Archive for September, 2006
If someone wrote a book on the history of personal computer art, chapter one could only bear the name of one man: Robert Tinney. As cover artist for over eighty issues of BYTE magazine — microcomputing's first and finest major publication — and as one of the first men to illustrate topics related to the fledgling field of personal computers, he near single-handedly shaped the popular visual idiom of what computers were, could be, and would be for the for a whole generation of microcomputer enthusiasts.
That proud generation has long since grown up and moved on to a myriad of different fields and disciplines, spreading its knowledge, love, and expertise of all things technological around the world. Collectively, they have arguably become the world's most influential, yet sometimes underrated, segment of the modern populace. So imagine if you could go back in time and visit that same generation in 1978. What would you see? A lot more pimples, no doubt, and a lot more hair. And most likely, you'd find a copy of BYTE in their hands — with a Robert Tinney illustration on the cover.
Tinney's BYTE artwork is amazing. It displays unparallelled creativity in the use of visual metaphors to convey typically intangible, abstract, and sometimes abstruse technical concepts. His illustrations penetrate all pretense and cut straight to the heart of the main idea of the topic at hand, laying it out in an appropriately minimalistic fashion that, while sometimes visually spartan, richly sparks the imagination and places the viewer firmly in the scene. His work communicates, and it does so in ways that words never could. For most commercial artists, the idea of illustrating for a completely new field without artistic precedent would probably be daunting, if not completely nervewracking — and who's to say it wasn't for Tinney — but despite that immense challenge, he pulled off the assignment not only handily, but with the kind of proficency and mastery that made the genre, in this writer's humble opinion, firmly his own.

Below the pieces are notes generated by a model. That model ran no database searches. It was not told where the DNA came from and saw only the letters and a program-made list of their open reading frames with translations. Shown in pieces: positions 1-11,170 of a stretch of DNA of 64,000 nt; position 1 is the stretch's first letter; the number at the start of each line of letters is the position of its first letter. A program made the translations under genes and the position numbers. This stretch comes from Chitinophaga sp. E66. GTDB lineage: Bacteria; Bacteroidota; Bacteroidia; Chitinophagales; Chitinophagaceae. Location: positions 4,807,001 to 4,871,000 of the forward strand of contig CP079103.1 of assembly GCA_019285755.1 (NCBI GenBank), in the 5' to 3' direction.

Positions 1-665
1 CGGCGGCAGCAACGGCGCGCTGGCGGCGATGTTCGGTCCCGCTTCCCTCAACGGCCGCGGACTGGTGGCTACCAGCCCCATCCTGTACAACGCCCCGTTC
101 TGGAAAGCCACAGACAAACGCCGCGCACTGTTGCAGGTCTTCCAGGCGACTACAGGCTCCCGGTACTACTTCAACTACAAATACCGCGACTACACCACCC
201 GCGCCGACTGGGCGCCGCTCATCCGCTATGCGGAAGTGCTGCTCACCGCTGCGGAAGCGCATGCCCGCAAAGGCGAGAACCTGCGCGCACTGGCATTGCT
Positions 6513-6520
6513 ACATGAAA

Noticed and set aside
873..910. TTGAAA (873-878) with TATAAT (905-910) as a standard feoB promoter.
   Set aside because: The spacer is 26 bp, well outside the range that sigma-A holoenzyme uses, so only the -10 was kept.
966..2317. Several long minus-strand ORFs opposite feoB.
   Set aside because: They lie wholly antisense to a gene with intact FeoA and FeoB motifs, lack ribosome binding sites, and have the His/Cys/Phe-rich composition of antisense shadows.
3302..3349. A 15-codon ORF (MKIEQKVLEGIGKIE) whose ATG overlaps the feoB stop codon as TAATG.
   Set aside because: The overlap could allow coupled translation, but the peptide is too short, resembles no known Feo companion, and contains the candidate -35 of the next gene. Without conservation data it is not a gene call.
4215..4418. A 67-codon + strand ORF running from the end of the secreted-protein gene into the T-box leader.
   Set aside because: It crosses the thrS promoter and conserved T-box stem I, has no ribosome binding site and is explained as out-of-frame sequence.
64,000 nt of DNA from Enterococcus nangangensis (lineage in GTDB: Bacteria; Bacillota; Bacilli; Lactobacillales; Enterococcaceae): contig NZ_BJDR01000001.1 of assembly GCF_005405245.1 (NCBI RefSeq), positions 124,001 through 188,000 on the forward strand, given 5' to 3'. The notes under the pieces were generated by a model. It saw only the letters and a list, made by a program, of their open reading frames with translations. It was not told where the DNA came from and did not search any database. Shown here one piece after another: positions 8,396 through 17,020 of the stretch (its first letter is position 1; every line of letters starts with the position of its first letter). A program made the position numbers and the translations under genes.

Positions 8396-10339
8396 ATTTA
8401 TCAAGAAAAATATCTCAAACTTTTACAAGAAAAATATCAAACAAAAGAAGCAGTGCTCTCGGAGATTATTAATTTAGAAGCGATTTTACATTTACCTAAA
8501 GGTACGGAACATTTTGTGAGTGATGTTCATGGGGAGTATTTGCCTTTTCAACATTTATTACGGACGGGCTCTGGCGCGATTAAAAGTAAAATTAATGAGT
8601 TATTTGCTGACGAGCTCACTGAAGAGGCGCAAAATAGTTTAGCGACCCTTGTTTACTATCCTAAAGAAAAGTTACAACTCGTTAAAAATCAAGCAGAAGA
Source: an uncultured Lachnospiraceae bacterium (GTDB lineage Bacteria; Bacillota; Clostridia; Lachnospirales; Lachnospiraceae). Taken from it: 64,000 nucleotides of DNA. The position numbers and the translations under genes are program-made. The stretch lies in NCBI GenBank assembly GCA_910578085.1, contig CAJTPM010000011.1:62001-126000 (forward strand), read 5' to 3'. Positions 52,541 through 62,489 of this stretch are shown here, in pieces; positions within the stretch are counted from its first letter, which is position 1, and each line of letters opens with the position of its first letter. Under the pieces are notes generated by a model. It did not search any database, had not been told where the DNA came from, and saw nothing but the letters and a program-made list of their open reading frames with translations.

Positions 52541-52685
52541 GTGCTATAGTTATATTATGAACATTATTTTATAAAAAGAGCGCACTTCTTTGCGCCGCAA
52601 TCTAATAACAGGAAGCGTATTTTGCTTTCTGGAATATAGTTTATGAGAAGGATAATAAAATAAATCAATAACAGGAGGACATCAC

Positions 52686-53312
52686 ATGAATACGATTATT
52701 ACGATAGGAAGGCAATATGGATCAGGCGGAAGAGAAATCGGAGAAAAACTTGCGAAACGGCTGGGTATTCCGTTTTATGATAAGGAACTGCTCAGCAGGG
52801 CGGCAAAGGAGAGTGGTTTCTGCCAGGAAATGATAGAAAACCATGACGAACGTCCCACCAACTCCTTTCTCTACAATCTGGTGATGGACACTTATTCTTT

It was with all these superlatives in mind (and a stack of 1987 BYTEs as my bedside reading material) that I recently requested an email interview with Robert Tinney. I am delighted to say that he accepted the offer, and you can read the result below.
Ah…it's Friday again; time to have some fun. In our inaugural match of the recently formed (some 5-10 minutes ago) VC&G Wrestling League (or VWL, if you will), we're pitting two of personal computing's most auspicious luminaries against each other in a no-holds-barred "battle of the grizzled." Who will come out on top? Let's take a look at our contenders:
So it's a classic battle between hardware and software gurus in our first fight! Best of all, both of these men are perennially known as being really nice guys, so how will that affect the match? Will they just shake hands and call it off, or will they ruthlessly nice each other into submission? Will Brick trick Woz with a stick to the ribs, or will Woz smack Brick with a Mac to grab the upper hand?
Who will win this epic battle? I have no idea, you tell us!
No, I'm not starting a lame VC&G merchandising blitz. I designed this mousepad as the prize for the winner of our first ever RSoTW caption contest that took place a few weeks ago. The winner received her mousepad yesterday and was extremely happy with it. Instead of taking it offline, never to be seen again, I asked her if she'd mind if I shared it with others. She responded, "I would not mind at all if you sell the mousepad design. You should be proud of it and show it off all you can." And so, because of that, and since I'm fond of CafePress's quality (I have a number of their mousepads in use at the moment), here it is.